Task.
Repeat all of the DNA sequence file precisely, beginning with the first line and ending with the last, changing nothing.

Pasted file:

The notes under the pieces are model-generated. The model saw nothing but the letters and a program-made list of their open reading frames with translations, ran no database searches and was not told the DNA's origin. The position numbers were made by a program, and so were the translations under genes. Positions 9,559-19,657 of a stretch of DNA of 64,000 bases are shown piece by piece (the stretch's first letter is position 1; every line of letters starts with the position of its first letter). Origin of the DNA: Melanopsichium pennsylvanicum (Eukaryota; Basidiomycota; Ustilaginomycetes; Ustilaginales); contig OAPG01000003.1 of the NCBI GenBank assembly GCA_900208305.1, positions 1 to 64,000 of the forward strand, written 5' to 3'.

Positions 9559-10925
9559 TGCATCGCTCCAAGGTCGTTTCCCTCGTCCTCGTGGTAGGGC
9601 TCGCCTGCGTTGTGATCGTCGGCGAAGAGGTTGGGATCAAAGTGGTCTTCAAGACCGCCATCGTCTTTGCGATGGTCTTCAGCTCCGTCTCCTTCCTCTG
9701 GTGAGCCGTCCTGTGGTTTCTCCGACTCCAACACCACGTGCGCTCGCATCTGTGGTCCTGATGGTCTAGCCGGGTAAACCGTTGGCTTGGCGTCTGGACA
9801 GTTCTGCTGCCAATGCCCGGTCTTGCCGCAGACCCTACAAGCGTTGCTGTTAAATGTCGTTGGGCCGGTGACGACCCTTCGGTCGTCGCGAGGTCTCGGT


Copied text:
The notes under the pieces are model-generated. The model saw nothing but the letters and a program-made list of their open reading frames with translations, ran no database searches and was not told the DNA's origin. The position numbers were made by a program, and so were the translations under genes. Positions 9,559-19,657 of a stretch of DNA of 64,000 bases are shown piece by piece (the stretch's first letter is position 1; every line of letters starts with the position of its first letter). Origin of the DNA: Melanopsichium pennsylvanicum (Eukaryota; Basidiomycota; Ustilaginomycetes; Ustilaginales); contig OAPG01000003.1 of the NCBI GenBank assembly GCA_900208305.1, positions 1 to 64,000 of the forward strand, written 5' to 3'.

Positions 9559-10925
9559 TGCATCGCTCCAAGGTCGTTTCCCTCGTCCTCGTGGTAGGGC
9601 TCGCCTGCGTTGTGATCGTCGGCGAAGAGGTTGGGATCAAAGTGGTCTTCAAGACCGCCATCGTCTTTGCGATGGTCTTCAGCTCCGTCTCCTTCCTCTG
9701 GTGAGCCGTCCTGTGGTTTCTCCGACTCCAACACCACGTGCGCTCGCATCTGTGGTCCTGATGGTCTAGCCGGGTAAACCGTTGGCTTGGCGTCTGGACA
9801 GTTCTGCTGCCAATGCCCGGTCTTGCCGCAGACCCTACAAGCGTTGCTGTTAAATGTCGTTGGGCCGGTGACGACCCTTCGGTCGTCGCGAGGTCTCGGT